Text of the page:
1. Our ensuing moral actions are right because God commands them, or
  2. God commands such actions because they are by their very nature right.

If we accept the first of these implications, then we must acknowledge that God’s commands are arbitrary, from a moral point of view, which in turn renders the idea of God’s goodness meaningless.

And if we accept the second implication, we inherently acknowledge that there is a standard of good and evil, right and wrong, which is entirely independent of God.

As a result of these two implications, we must either accept God’s commands as arbitrary, and abandon the doctrine of the goodness of God, or we must acknowledge that there is an independent standard of right and wrong, and thus we must forsake the notion of God as the arbiter of right and wrong, good and evil.

Of course, from a religious point of view, it would be impossible to perceive God’s command as arbitrary, and it would be equally impossible to forsake the idea of God’s intrinsic goodness. Consequently, an independent standard of good and evil, right and wrong must be acknowledged – which ultimately suggests that the theory of Divine Command is flawed.

The second view of Christian morality depends on the theory of Natural Law which, when summarized, suggests three assumptions. First, that everything in nature has a definite purpose.

Thus when we ask the question: “What is it for?” We can derive an immediate answer (for example, the sun shines to generate life). Second, that everything in nature has a purpose because that is the way God intended it to be; it is from this assumption that religion derives its reason for being. Third, that the laws of nature define how things ought to be.

Thus, what is right is that which is natural. That which is unnatural is wrong. For example, the philanthropic urge stems from mankind’s natural concern for the well being of others.

However, this third and final assumption also suggests that all that is unnatural is wrong and is the pursuit of the twisted. Such an argument can certainly be used to criticize homosexuality and masturbation, since it does not lead to the natural outcome of sex, namely, children.

However, as David Hume suggests, there is a marked difference between what is and what ought to be, and therefore, Natural Law theory confuses facts with values. In effect, nature does not seek to answer the question “Why?”

Thus, rain just falls and the sun just shines. In other words, the laws of nature are blind – their reason for being is not to serve the “higher” purpose of mankind’s needs. We cannot impose an anthropocentric view upon nature.

Further, Natural Law implies that moral judgment is dictated by reason. Therefore, both believers and non-believers have access to truth. Consequently, morality is independent of religion.

Certainly, it is difficult to agree with the theory of Natural Law, simply because it confuses two independent (and perhaps mutually exclusive) issues: namely, facts or mundane reality and morality.

We cannot imbue nature with our moral vision or values. Nature exists because it does. Nature does not exist to reify our moral values. Thus, in condemning that which is deemed “unnatural” Natural Law imposes a moral code that cannot exist independently in nature.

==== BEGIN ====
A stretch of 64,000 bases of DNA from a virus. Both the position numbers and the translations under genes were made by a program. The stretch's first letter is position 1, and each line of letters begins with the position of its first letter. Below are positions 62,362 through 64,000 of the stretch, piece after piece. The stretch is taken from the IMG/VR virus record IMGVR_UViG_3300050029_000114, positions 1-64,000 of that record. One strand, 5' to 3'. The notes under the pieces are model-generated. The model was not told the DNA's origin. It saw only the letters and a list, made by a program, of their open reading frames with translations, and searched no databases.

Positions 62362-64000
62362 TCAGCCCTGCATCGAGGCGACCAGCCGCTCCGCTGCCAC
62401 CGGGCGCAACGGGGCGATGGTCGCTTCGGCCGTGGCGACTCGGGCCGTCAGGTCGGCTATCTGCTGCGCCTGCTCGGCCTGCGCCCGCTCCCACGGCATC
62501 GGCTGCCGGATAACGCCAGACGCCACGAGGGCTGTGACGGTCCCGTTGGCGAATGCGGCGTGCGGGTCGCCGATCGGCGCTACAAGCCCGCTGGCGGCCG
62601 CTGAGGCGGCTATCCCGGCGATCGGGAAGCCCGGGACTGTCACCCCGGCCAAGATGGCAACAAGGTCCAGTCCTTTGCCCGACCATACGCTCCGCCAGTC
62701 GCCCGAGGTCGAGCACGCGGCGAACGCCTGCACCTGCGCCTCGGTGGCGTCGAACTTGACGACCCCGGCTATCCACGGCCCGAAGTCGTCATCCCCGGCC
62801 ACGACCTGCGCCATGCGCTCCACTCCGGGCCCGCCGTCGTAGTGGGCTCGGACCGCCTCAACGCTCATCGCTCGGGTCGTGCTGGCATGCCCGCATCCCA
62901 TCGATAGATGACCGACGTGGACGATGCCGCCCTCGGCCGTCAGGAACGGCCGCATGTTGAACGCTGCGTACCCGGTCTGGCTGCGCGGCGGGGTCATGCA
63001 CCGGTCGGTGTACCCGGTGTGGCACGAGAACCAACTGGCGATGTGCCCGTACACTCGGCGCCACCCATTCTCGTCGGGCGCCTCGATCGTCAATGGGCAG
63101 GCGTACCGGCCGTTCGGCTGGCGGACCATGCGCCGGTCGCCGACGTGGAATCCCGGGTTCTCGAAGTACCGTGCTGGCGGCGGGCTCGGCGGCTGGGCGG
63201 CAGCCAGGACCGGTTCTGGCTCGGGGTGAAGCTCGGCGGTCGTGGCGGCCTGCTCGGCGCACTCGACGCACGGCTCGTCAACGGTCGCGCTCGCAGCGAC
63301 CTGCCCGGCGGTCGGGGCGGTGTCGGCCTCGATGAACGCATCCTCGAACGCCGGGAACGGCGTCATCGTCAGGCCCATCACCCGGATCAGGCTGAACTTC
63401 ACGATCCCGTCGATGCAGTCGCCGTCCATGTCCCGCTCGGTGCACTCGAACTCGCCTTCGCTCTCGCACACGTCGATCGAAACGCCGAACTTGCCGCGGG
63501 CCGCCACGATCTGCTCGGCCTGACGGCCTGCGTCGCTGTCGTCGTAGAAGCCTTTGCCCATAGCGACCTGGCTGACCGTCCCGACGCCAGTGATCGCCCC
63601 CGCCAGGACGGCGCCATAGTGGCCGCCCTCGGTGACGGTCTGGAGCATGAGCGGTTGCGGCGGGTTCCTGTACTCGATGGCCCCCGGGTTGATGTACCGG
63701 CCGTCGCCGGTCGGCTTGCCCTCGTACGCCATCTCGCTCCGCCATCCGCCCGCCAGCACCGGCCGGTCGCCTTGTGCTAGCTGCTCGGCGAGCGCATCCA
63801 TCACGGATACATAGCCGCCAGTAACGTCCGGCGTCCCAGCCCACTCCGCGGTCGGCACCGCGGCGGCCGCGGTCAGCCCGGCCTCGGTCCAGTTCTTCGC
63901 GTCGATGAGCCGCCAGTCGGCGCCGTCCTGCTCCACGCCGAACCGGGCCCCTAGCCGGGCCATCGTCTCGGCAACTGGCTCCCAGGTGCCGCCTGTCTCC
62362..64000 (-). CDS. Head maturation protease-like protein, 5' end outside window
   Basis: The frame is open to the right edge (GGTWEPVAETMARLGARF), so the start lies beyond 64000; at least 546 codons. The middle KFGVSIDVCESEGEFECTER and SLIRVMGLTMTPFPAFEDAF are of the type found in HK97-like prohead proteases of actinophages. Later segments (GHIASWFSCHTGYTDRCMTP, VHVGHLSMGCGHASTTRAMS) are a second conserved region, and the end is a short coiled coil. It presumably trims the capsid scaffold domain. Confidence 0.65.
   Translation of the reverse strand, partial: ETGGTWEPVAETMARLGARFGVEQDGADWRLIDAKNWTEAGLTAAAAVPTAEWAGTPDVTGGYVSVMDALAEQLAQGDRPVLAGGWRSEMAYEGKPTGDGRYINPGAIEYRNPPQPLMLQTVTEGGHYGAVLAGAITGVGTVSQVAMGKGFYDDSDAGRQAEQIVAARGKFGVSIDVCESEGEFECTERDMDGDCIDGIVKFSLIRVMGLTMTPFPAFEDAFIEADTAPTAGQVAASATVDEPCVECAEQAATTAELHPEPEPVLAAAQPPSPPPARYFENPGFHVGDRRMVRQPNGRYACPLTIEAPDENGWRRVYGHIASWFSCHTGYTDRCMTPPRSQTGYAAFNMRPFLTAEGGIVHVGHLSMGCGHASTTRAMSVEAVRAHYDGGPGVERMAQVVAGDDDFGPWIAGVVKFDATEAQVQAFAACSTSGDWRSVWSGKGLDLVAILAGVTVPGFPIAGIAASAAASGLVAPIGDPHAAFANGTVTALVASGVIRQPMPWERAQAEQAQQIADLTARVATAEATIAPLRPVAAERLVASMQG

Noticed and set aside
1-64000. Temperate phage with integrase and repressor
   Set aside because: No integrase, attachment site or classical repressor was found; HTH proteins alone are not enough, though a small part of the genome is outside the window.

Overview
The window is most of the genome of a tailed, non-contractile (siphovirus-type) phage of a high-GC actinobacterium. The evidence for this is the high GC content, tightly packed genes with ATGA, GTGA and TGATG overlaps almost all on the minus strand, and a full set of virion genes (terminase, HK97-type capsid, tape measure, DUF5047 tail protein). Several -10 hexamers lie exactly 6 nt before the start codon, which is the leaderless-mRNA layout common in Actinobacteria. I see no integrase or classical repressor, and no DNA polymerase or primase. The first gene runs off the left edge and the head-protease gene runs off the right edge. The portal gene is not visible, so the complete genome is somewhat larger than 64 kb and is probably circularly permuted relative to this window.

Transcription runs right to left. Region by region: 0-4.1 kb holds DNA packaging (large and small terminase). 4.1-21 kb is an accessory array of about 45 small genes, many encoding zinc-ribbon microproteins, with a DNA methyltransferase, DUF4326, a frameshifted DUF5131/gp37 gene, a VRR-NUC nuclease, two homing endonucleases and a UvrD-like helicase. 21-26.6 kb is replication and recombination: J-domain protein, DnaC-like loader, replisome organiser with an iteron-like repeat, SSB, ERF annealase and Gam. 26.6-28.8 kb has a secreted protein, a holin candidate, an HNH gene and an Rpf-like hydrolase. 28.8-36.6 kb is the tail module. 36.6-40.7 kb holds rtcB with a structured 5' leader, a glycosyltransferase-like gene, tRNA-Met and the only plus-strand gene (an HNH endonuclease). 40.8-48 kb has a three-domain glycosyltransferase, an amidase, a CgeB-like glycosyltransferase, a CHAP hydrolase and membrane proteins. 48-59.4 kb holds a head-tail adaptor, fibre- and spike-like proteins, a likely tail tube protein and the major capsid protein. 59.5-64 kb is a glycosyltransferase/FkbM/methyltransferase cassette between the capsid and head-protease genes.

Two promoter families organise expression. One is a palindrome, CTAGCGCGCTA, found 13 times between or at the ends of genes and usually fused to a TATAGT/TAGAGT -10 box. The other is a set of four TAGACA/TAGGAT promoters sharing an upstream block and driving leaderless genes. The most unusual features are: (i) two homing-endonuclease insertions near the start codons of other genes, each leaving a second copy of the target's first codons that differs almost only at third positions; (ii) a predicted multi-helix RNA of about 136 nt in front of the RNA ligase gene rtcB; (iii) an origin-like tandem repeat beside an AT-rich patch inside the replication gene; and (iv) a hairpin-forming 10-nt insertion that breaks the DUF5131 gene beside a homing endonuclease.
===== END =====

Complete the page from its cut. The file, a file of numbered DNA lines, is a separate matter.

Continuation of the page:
Nature, in and of itself, does not exist according to moral laws. If that were so, then predators would not kill and eat newborn fawns, nor ravens pluck chicks from nests.

Therefore we need to acknowledge that nature, morality/ethics, and religion are simply different areas that cannot impinge upon each other.

Morality and religion are not inherent in nature. In short, nature is neither moral nor religious.

Thus, we cannot impose laws on nature, and thereby use these imposed laws as moral codes to judge others as either deficient or satisfactory.


The photo shows, “Found,” by Dante Gabriel Rossetti, unfinished painting, ca. 1869.

Economics And Human Rights

International economic law and human rights tend to be very poor bedfellows. Indeed, world indebtedness means less for the have-nots and more for the haves.

First, the policies of the World Bank and the IMF often violate the rights of poor countries in that these policies inhibit and even stall the growth of developing nations. Banks views Third World debt as an almost mythical moneymaking machine.

Pressure on the debtor countries and their people is increasing all the time, and the debts remain, growing ever larger. To enforce payment, the World Bank uses the IMF to impose adjustments.

As a condition for receiving new loan extensions to cover for defaults on interest payments, the IMF imposes strict economic conditions on countries, and forces debtor countries to cut their public expenditure, push up the price of food, and focus all their resources on the development of cash crops for export to earn the money needed to repay the debt.

The result of this pressure, imposed by the world’s richest nations on the world’s poorest, is ever-increasing unemployment, poverty, hunger, malnutrition, and for many, death. Debt repayment is a major problem for 44 severely indebted countries.

A similar role of imposition of policies by powerful bodies can be seen in the workings of the WTO. The establishment of the WTO represents a watershed in the process of establishing a truly global economic order and it is likely to exert a more profound influence over the course of human affairs than has any other institution in history.